The HUH Electronics Model 8100
HUH Electronics advertisement from the March 1979 issue of Intelligent Machines Journal
The S-100 Bus
The S-100 bus standard was created by MITS in 1975 for their Altair 8800 computer. The Altair 8800 was designed with one mainboard with five 100-pin edge connectors. These connectors were used to attach the CPU, memory, and other peripherals to the Altair. These connectors followed a standard that became known as the “Altair bus.”1 Many people started creating and selling hardware designed to plug into the Altair bus. Competing computers, such as the IMSAI 8800, also used the standard, but under the name “S-100 bus.”
Despite some problems, the S-100 bus was flexible enough to act as a connection standard for the rapidly expanding computer market. It even provided interrupt and direct memory access lines not used by the Altair 8800, but available for use by later computers.
Due to its popularity, S-100 bus support was considered for the original design of the TRS‑80 Model I. It was rejected as being too expensive to implement in a low-cost computer. Instead, the Model I offered a proprietary expansion port that could be used to attach external hardware such as the Radio Shack Expansion Interface.
HUH Electronics sold three versions of the Model 8100.
- The original 8100 provided six S-100 sockets. The base version cost $185.00 for a kit and $245.00 fully assembled. Available options included sockets for 16K of memory and an I/O package featuring one serial and one parallel port. A fully equipped 8100 cost $295.00 for a kit and $375.00 fully assembled.
- The Mini-8100 provided four S-100 sockets. It cost $115.00 for a kit and $155.00 fully assembled. No options were available for the Mini-8100.
- The Mini-8100S had no sockets but was designed to plug into an existing S-100 mainframe (after removing the CPU card). The Mini-8100S cost $95.00 for a kit and $125.00 fully assembled.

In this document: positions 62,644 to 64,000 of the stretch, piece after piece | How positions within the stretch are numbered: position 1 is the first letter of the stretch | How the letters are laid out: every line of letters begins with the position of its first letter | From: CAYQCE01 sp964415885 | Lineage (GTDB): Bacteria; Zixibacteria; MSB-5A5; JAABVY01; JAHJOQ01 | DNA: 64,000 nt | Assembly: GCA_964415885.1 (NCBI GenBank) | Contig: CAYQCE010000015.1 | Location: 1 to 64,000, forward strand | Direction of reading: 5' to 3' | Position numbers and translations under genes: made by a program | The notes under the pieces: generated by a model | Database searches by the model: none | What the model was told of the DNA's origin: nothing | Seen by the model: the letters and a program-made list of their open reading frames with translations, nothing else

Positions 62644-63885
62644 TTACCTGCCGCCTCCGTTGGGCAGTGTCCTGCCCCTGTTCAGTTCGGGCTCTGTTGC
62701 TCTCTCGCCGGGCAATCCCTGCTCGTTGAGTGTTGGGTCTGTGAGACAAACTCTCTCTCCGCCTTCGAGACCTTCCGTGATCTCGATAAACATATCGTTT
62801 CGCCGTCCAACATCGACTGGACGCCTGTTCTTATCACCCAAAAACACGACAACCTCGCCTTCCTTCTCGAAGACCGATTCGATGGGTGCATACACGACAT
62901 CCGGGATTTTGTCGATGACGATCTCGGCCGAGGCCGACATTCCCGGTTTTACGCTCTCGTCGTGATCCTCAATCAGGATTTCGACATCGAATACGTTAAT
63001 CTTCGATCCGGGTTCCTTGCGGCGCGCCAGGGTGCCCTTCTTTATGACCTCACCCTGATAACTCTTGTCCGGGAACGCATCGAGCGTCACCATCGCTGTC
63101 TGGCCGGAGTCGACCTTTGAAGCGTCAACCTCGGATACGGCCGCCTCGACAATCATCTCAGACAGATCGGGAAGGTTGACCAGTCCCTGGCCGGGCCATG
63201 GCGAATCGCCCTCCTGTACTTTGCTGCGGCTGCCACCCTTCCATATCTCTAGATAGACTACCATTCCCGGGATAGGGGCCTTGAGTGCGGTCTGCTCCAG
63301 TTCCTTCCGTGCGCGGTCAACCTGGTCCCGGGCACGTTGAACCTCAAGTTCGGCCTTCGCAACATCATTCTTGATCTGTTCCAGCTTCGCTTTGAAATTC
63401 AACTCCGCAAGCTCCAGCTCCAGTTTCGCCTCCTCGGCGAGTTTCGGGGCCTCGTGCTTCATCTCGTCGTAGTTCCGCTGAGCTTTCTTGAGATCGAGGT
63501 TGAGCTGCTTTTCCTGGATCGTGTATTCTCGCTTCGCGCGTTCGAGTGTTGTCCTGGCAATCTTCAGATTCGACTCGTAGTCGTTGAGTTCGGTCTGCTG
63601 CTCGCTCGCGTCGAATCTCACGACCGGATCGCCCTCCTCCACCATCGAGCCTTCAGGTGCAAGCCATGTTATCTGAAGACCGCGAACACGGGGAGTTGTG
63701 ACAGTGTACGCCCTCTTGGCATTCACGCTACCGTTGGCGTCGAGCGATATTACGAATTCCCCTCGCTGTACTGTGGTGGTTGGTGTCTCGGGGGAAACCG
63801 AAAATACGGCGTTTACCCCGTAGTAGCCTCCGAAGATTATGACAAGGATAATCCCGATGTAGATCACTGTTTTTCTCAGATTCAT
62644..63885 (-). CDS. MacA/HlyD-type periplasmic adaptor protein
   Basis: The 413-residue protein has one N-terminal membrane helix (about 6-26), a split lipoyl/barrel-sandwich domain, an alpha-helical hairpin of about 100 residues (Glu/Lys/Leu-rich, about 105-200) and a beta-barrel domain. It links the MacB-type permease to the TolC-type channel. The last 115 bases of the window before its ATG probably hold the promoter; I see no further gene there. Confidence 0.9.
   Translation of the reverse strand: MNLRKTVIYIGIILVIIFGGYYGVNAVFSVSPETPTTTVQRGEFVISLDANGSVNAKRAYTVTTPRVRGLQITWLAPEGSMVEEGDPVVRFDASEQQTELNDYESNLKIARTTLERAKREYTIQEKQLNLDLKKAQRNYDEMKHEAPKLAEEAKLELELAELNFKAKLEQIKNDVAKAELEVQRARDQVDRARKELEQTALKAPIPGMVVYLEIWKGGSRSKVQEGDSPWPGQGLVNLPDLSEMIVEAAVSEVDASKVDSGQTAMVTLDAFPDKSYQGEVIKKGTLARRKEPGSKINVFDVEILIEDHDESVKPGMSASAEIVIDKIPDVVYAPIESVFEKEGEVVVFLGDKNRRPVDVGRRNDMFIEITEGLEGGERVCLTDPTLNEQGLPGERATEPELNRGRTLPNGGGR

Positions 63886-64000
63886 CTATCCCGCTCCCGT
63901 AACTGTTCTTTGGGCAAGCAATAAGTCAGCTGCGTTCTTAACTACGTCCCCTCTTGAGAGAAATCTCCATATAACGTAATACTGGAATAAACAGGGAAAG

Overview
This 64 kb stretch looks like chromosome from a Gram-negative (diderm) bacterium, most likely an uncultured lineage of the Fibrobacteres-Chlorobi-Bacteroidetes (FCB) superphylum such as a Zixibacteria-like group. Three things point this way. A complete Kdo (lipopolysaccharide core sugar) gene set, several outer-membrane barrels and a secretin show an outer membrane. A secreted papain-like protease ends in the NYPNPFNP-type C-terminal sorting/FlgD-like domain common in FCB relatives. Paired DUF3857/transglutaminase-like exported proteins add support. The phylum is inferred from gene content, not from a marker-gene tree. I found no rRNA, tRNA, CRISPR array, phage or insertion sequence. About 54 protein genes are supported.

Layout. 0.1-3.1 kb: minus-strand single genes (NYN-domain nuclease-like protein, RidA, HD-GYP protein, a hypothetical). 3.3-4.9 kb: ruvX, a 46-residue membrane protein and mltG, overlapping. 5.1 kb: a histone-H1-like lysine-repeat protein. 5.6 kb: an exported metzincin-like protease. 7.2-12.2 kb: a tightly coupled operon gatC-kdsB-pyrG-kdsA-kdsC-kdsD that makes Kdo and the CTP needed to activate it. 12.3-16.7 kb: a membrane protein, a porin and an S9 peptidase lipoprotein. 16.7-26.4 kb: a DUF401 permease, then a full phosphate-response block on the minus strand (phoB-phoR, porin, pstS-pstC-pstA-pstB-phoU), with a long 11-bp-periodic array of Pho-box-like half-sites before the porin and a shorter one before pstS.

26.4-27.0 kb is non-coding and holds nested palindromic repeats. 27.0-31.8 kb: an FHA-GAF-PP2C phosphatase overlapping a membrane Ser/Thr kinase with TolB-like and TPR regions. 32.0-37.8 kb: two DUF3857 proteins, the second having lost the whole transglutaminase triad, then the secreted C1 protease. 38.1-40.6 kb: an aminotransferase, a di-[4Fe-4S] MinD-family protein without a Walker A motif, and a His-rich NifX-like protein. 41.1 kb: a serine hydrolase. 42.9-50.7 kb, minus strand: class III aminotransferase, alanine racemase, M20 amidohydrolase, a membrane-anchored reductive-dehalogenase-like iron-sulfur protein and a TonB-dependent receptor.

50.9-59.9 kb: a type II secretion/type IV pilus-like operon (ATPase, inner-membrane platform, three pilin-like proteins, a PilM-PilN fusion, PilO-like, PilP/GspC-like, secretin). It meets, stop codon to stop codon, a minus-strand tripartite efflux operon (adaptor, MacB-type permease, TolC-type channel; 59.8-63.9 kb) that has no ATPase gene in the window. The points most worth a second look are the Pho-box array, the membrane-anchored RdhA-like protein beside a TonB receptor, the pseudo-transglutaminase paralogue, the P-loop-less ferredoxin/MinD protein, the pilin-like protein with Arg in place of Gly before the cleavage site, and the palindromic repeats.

None of the 8100 models came with a power supply. Oddly (at least by modern standards), none of the models came with any kind of enclosure.
HUH Electronics also sold a S-100 interface for the Commodore PET called the S-100 MPA.
The HUH Electronics models had good compatibility with S-100 hardware. For example, a review in 80 U.S. Journal noted that the MicroSounder from American Micro Products and the Percom CI-812 worked without problems. There were a few exceptions:
- S-100 hardware couldn’t use direct memory access because the Model I didn’t support it.
- Due to the dynamic memory in the Model I, S-100 hardware couldn’t halt the Z80 for longer than 1 millisecond.
- S-100 pin 26 (pHLDA) wasn’t supported by the 8100 and couldn’t be used.
- Any S-100 hardware that required the clock on S-100 pin 49 be precisely 2 MHz wouldn’t work. The 8100 provided the Model I 1.77 MHz clock on that pin.
The biggest compatibility problem was the lack of direct memory access. This ruled out some popular hardware such as the Dazzler from Cromemco.
The HUH Electronics Model 8100 was probably the most direct target of the World Power Systems fraud. World Power Systems ran advertisements in 1979 listing the “TRS‑80 to S-100 Bus Cable Adapter” (equivalent to the Mini-8100S) for $119.95 assembled. Their equally non-existent “TRS‑80 to S-100 Bus Model RSB-A” (equivalent to the 8100) cost $289.95 assembled and came with a case and power supply (unlike the 8100 which came with neither.) According to the advertisement, the Model RSB-A generated S-100 signals “fully compatible with the TRS‑80.”2
HUH Electronics and its products, including the Model 8100, was purchased by California Computer Systems in early 1979. California Computer Systems continued selling the Model 8100 until they discontinued all of their TRS‑80 products in late 1980.
In 1983, the S-100 bus became an actual standard, IEEE Standard 696. ↩
This would have been very difficult because the Model I didn’t support direct memory access. ↩